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Leases – Distinguishing between a lease contract and a service contract

Date recorded:

As part of the IASB and FASB redeliberations on the proposals in their Exposure Draft, Leases, the Boards plan to discuss the definition of a lease, the lessor accounting model, the lease term, variable lease payments and profit or loss recognition patterns. (A summary of constituent feedback on the Exposure Draft can be found in the Deloitte (United States) publication Heads Up Boards Consider Feedback on Leases ED (PDF 165k)).

How to distinguish between a lease contract and a service contract

During this meeting, the Boards discussed defining a lease and how a lease should be distinguished from a service.

The principles in defining a lease under the right-of-use model in the exposure draft include distinction of contracts which specify:

  • fulfilment of the contract is dependent upon the supplier (lessor) providing a specified asset or assets, and
  • conveyance of the right to control the use of specified assets is provided to the purchaser (lessee).

Respondents to the exposure draft had initially indicated that further clarity was needed in application of the above right-of-use model principles in the following environments:

Specified asset:

  • the supplier can substitute the assets used to fulfil a contract, and
  • the specified asset is a component or portion of a larger asset.

Right to control the use of a specified asset:

  • the supplier provides additional services relating to the specified asset, and
  • the purchaser obtains all but an insignificant amount of the output or other utility of a specified asset.

The IASB and FASB staff asked the Boards to consider which factors help determine how the principles of a specified asset and the right to control the use of a specified asset should be applied in determining whether an arrangement contains a lease.

Specified asset:

  • Identification: When asked to consider whether specific identification of an individual asset (e.g., asset serial number) was required to satisfy the criterion outlined above, the Boards generally agreed that specific asset identification was not a requirement. The Boards did note that asset specificity would generally be expected to consider the functionality, homogeneity and value of the asset to the lessee in any asset substitution environment. The Boards also questioned whether any contractually specified asset is required to take the form of a specific tangible asset, in contrast to an intangible asset, in which no uniform conclusion was reached.
  • Substantive: When asked to consider the substantive terms of an arrangement in the form of customer indifference to use of a pool of assets in satisfaction of lessee requirements, certain members of the Boards noted consideration to the lessee's dependency on specific assets; noting that a termed 'equivalent' asset of consistent functionality, homogeneity and value to the lessee would not result in classification as a service contract when viewed in isolation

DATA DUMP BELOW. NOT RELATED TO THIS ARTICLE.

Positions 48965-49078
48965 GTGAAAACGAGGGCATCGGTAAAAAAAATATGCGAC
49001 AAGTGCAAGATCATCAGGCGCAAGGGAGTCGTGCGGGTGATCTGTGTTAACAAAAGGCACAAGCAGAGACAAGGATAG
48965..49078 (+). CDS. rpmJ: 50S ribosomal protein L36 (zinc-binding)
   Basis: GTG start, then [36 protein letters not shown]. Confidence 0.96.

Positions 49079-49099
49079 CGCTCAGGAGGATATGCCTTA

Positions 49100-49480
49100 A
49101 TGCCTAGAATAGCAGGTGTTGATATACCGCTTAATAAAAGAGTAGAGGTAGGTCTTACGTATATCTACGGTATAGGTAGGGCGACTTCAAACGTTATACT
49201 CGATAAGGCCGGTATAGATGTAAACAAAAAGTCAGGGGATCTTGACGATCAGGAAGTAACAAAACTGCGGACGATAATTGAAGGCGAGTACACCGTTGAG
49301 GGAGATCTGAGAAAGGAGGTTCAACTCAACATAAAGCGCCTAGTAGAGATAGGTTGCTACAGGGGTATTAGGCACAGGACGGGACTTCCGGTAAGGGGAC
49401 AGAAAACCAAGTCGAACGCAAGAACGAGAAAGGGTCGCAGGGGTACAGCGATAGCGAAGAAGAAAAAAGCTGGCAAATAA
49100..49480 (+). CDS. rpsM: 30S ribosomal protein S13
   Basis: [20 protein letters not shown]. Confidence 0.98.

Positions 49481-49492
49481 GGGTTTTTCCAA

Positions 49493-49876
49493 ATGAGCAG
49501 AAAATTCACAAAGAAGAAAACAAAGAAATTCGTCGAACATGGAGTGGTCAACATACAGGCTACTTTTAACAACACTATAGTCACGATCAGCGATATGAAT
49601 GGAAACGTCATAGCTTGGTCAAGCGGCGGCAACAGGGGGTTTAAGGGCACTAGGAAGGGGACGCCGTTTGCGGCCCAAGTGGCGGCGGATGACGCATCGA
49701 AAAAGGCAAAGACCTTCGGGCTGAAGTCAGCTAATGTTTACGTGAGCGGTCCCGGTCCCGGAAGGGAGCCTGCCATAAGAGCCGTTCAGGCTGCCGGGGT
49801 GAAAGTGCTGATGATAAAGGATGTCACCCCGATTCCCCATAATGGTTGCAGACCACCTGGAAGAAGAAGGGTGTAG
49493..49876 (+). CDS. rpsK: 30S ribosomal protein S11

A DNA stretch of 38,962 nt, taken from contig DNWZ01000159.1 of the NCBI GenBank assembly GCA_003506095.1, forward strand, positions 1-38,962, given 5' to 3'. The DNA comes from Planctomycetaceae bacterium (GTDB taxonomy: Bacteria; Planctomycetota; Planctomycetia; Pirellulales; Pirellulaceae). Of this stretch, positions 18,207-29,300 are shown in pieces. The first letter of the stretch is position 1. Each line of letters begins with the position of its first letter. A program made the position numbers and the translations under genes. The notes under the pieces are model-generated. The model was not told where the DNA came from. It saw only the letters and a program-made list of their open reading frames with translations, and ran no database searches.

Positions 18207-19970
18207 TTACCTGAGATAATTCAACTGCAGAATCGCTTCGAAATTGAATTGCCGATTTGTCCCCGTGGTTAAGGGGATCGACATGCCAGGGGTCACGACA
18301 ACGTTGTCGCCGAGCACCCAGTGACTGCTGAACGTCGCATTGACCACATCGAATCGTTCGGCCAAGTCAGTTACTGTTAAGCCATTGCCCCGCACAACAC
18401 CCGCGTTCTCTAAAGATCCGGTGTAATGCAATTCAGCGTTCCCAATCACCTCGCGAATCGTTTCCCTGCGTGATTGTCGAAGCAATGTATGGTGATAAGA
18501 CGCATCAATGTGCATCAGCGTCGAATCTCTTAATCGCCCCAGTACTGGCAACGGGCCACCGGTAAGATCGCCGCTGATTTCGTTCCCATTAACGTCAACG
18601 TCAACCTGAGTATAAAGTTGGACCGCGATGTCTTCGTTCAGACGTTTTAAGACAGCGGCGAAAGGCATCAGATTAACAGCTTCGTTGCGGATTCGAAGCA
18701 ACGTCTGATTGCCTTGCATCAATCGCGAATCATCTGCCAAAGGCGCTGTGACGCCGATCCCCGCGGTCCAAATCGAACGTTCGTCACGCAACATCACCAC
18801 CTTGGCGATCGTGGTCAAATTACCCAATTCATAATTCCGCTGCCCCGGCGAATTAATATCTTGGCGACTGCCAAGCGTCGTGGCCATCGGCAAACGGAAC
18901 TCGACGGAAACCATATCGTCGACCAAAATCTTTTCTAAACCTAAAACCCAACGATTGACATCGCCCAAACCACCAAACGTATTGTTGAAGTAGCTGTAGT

• Componentisation: When asked to consider distinction of specified assets when use of a 'specified' asset is componentised for use by multiple parties (e.g., fibre-optic data cable), the Boards were unable to develop a consensus view on whether such componentisation would result in an inability to control physical access to a specified asset.

Control:

  • Right to direct the operation: When asked to consider the right to direct the operation, the Boards considered whether the ability to direct the operation required direct performance by the lessee to the contract at all levels of functionality, or whether contract specificity as to the lessee's ability to direct the functionality of the lessor served in fulfilling this requirement. No consensus view was reached on this topic
  • Right to control physical access: When asked to consider the right to control physical access, the Boards considered whether restriction of physical access required total unrestricted use of the assets, such that componentised asset use would serve to restrict recognition of a contract as a lease. No consensus view was reached on this topic.

In addition to the above, the Boards considered whether contracts which contain an embedded asset and service elements should be bifurcated and accounted for separately, and if so, how such components should be evaluated when considering value and importance of such elements to functionality; however, a conclusion was not reached on this topic during the respective Boards' meeting.

No tentative decisions were reached during this session. The staff intended to use the information obtained in these discussions in developing formal proposals to bring to the Boards during a future meeting.

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